When You Have an Allergy to Plastic Water Bottles - A Follow-up


Previously, we published an article on plastic allergies, specifically an allergy to plastic water bottles. The response from our readers was unbelievable. Who knew that there were so many people affected by this allergy? And most of these people had not heard of anyone else suffering from this allergy besides themselves prior to reading our article. In response to the numerous comments we decided to publish a follow-up article to provide our readers with some updated information.

Phthalates and Bisphenol A (BPA)

In most cases, when someone has an allergic reaction to something made of plastic, it is a chemical or chemicals in the plastic causing the reaction. The two main culprits are phthalates and bisphenol A (BPA). While it is still unclear how and why these chemicals affect the immune system, research does show that there is a link not only between phthalates and BPA and allergies, but also a link between phthalates and BPA and asthma. In addition to being found in plastic water bottles, phthalates can be found in many hygiene and personal items including: nail polish, deodorant, perfumes, shampoo, hair spray, eye shadow and lotions. It is also used in PVC, which can be found in some vinyl or linoleum flooring. Phthalates can also be found in plastic bags, vinyl siding, air fresheners, detergent, paint and insulation. BPA can be found in many plastics, and it is also used as a protective coating inside of cans.

Symptoms of an Allergic Reaction

Every reaction is different. Some people have mild reactions, while some people have react severely. You may have a mild reaction to something and then have a severe reaction to it the next time you are exposed. The following are all symptoms that an allergic reaction is occurring:

  • Hives and itching

  • Rash

  • Nasal congestion

  • Scratchy throat

  • Itchy or watery eyes

  • Abdominal pain, cramping or diarrhea

  • Tightness or pain in the chest

  • Difficulty swallowing

  • Dizziness or weakness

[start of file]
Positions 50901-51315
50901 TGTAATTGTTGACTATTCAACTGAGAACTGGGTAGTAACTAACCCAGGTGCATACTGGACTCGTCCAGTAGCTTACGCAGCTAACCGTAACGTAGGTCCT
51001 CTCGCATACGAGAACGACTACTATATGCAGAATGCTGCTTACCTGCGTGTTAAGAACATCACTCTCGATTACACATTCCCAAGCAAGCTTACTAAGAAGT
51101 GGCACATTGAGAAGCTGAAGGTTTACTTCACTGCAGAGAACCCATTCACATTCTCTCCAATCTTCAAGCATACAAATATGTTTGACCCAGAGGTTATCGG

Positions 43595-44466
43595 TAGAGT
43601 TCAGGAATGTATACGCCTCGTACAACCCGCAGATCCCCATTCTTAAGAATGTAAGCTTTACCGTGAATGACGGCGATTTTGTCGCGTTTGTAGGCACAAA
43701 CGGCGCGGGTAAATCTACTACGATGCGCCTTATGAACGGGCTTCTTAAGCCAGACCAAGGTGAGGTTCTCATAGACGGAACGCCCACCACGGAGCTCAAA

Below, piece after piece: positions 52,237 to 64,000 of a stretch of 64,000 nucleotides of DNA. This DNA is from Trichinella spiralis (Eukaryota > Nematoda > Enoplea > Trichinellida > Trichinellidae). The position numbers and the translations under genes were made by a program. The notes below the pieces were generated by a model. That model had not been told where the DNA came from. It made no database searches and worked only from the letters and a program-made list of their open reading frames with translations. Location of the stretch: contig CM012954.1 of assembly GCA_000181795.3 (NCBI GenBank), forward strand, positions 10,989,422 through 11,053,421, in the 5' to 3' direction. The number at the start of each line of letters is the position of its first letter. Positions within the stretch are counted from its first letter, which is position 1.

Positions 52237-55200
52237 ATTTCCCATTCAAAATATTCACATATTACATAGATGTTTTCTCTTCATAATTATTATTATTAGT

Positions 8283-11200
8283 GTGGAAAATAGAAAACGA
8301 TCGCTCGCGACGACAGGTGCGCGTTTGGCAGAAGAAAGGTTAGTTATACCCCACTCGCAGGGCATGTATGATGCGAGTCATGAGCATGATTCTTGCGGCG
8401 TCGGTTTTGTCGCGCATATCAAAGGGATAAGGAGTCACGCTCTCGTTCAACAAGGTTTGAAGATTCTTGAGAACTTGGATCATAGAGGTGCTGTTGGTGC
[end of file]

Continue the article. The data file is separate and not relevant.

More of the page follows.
• Anxiety or fear

  • Flushing of the face

  • Nausea or vomiting

  • Heart palpitations

  • Swelling of the face, eyes, or tongue

  • Wheezing

  • Difficulty breathing

  • Unconsciousness


Here are some of the symptoms that our readers experienced regarding the plastic allergy, according to their comments:

  • Dry, red and cracked lips

  • Chaffing of the mouth, lips

  • Tingling of the lips, mouth and/or tongue

  • Swelling of lips and/or tongue

  • Sore throat

  • Coughing

  • Congestion

  • Rash

  • Stomach pain

  • Dry mouth


One reader did experience severe symptoms (facial swelling, throat closing and difficulty breathing), and thankfully they sought medical help and were treated and prescribed EpiPens. However, most reactions to plastic are contact reactions, usually limited to the part of the body that touches the plastic.

Managing a Plastic Allergy

What can you do if you suspect an allergy to plastic? First and foremost, if you suspect you are allergic to ANYTHING and have not specifically determined the trigger, you should consult your doctor. If you suspect that plastic is triggering your reactions, or you have been tested and know you are allergic to plastic, there are steps you can take to avoid and manage reactions.

First, try to eliminate as much plastic use as you can. I know, easier said than done especially when plastic is in so many things. Ditch the plastic water bottles and opt for reusable glass or stainless-steel bottles instead. Carry glass or aluminum straws and stainless-steel utensils with you if you are planning to eat away from home. Do not buy food in plastic containers or eat food out of plastic containers at home. DO NOT heat food up in plastic containers. Use reusable grocery bags instead of the plastic ones when you go grocery shopping. Read labels on all products, just as you would do with a food allergy. Look for phthalate in the ingredient list or look for labels that state the product is phthalate-free and/or BPA-free. Be familiar with the recycling codes on plastic items. They specify which plastics are high hazard and which are low hazard. The low hazard ones would typically be those that would be ok to use.

If you do encounter plastic and have a reaction or are still recovering from one, again consult with your doctor first. They may need to prescribe something for your reaction. For chaffing around the mouth and dry, cracked lips, some readers suggested that lanolin helped them. I know from experience with my children’s eczema that Aquaphor is good for soothing irritated areas on the face and cracked, peeling lips.

We hope that this information helps. Have you had any experience with a plastic allergy? What worked for you? What products have you tried and used to replace plastic? We would love to hear from you.